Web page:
After seven years working as a dental surgery assistant Candice Gracie itched to take a more active role in patient care, so she trained as a dental hygienist.
It's a job she loves and takes seriously.
As a dental hygienist Candice combines her people skills and positive attitude with academic knowledge and clinical skills to treat periodontal (gum) disease and advise and educate her patients towards better health.
"Hygienists do more than just clean teeth. We treat gum disease. We don't treat decay but we help people prevent it by safely removing bacteria and showing people how to clean their teeth effectively," Candice says.
"People tell me 'I've been brushing my teeth for years' but that doesn't mean they have been doing it effectively. My job is educating them towards good oral health and motivating them to maintain it."
The University of Otago School of Dentistry is the only training facility of its kind in New Zealand, encompassing all dental disciplines. The dental hygiene programme provides the scientific knowledge to recognise oral and dental disease and the practical skills to treat and prevent periodontal disease.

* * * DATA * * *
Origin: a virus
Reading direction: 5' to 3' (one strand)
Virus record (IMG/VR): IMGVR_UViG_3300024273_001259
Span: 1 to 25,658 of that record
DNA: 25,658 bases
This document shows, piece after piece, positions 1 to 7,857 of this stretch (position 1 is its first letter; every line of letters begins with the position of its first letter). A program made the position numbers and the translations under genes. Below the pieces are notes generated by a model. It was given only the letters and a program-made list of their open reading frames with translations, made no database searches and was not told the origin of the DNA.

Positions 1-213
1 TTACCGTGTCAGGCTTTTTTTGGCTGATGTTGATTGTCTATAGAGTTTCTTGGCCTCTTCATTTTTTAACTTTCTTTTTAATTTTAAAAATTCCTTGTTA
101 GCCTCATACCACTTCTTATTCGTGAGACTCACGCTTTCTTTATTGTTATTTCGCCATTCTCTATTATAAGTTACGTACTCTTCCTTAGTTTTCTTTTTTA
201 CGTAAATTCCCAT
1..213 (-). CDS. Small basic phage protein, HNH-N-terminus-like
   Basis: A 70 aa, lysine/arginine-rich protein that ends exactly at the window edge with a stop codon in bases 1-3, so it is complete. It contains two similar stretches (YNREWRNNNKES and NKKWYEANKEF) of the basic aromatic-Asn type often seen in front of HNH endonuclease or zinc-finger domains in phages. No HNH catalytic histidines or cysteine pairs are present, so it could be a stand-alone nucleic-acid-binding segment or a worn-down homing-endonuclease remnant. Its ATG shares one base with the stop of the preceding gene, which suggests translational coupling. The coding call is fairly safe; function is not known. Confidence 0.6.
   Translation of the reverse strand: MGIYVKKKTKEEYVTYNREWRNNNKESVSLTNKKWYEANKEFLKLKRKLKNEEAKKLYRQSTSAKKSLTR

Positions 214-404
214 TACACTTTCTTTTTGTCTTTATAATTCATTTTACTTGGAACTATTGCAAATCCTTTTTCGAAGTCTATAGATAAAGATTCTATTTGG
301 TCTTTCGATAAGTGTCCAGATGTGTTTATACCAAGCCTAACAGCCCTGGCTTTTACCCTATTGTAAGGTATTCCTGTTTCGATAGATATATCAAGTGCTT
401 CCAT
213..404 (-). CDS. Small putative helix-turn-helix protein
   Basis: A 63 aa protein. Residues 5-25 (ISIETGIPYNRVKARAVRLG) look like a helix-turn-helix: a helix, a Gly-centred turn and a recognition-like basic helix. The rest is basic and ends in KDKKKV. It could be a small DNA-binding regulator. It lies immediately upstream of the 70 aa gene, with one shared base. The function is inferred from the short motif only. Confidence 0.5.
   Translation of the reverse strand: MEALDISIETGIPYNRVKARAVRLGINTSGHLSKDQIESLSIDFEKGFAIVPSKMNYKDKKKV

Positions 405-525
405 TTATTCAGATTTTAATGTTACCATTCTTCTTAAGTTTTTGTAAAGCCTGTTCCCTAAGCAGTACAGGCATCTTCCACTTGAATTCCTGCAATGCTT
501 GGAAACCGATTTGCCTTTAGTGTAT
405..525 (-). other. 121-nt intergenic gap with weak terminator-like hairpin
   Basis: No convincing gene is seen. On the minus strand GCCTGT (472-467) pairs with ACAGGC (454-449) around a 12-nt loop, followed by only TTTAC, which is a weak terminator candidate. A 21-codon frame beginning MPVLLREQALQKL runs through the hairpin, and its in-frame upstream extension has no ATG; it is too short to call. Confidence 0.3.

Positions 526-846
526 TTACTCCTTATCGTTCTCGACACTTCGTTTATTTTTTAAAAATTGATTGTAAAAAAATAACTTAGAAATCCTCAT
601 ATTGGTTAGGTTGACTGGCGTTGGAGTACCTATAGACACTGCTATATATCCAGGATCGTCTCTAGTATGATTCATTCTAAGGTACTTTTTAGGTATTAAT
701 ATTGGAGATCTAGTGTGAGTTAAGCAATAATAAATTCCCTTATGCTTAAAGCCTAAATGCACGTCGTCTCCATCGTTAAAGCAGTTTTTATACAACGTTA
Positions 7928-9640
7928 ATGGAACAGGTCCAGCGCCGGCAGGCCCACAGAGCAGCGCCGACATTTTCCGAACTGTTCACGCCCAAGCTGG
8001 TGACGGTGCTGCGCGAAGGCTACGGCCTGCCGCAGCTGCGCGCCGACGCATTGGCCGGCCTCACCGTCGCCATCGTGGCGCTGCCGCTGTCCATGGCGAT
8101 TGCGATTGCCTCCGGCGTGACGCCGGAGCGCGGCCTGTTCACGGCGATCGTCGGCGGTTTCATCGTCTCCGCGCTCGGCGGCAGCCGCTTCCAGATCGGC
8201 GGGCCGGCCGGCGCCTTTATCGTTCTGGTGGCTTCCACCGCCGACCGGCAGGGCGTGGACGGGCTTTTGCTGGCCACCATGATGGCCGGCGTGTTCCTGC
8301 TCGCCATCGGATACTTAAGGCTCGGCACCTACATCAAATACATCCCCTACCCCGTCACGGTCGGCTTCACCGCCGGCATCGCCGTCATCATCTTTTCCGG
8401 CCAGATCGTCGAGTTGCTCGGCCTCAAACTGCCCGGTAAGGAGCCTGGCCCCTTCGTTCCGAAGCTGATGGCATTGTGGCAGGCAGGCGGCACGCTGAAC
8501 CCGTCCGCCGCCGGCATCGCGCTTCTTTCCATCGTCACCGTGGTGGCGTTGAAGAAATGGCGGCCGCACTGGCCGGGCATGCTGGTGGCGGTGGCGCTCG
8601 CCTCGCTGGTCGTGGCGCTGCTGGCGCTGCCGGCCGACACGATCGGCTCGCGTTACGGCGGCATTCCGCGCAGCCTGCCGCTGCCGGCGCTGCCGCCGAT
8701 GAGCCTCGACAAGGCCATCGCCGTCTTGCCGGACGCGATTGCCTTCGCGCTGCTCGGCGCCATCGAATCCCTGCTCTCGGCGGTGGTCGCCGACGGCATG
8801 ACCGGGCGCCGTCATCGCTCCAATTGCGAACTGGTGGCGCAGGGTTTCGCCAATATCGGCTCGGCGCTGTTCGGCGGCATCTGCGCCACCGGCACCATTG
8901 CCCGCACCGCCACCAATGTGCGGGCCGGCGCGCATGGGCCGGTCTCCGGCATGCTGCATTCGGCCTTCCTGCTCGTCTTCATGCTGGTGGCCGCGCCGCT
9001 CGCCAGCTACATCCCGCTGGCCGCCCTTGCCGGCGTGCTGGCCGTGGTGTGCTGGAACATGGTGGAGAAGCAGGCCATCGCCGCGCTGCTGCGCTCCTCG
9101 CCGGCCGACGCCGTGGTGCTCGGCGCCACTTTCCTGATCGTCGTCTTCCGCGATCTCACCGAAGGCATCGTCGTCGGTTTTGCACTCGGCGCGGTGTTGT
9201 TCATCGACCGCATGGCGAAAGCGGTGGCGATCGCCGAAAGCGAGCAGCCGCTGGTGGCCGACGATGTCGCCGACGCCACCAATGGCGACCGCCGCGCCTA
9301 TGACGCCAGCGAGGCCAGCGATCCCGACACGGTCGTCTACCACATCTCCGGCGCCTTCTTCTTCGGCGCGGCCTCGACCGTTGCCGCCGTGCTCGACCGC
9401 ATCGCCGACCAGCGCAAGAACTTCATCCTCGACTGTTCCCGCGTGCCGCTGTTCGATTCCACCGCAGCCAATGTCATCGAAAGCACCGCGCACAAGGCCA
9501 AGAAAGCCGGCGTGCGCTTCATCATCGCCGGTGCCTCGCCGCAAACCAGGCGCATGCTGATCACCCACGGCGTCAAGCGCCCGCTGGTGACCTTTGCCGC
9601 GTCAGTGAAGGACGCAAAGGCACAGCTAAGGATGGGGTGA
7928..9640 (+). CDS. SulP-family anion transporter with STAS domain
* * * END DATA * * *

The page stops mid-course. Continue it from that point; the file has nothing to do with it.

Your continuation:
In the two years since her graduation Candice has built up such a large patient base that the Dunedin dental practice she works in has had to take on a second dental hygienist.
"To me seeing a hygienist is another part of a healthy lifestyle - like eating five plus fruit and veges a day - to prevent more serious problems from occurring through looking after yourself," she says.
"People often don't think of cleaning their teeth as part of preventing a disease process, and instead do it for fresh breath or a clean taste. People tend to take their teeth and gums a bit for granted until they get problems. It's my job to help people value them and take care of them."
"I think the most enjoyable thing about the job is when you see results - when people open their mouths and you can see they have been following your advice. Making a contribution towards their oral health puts a smile on my face."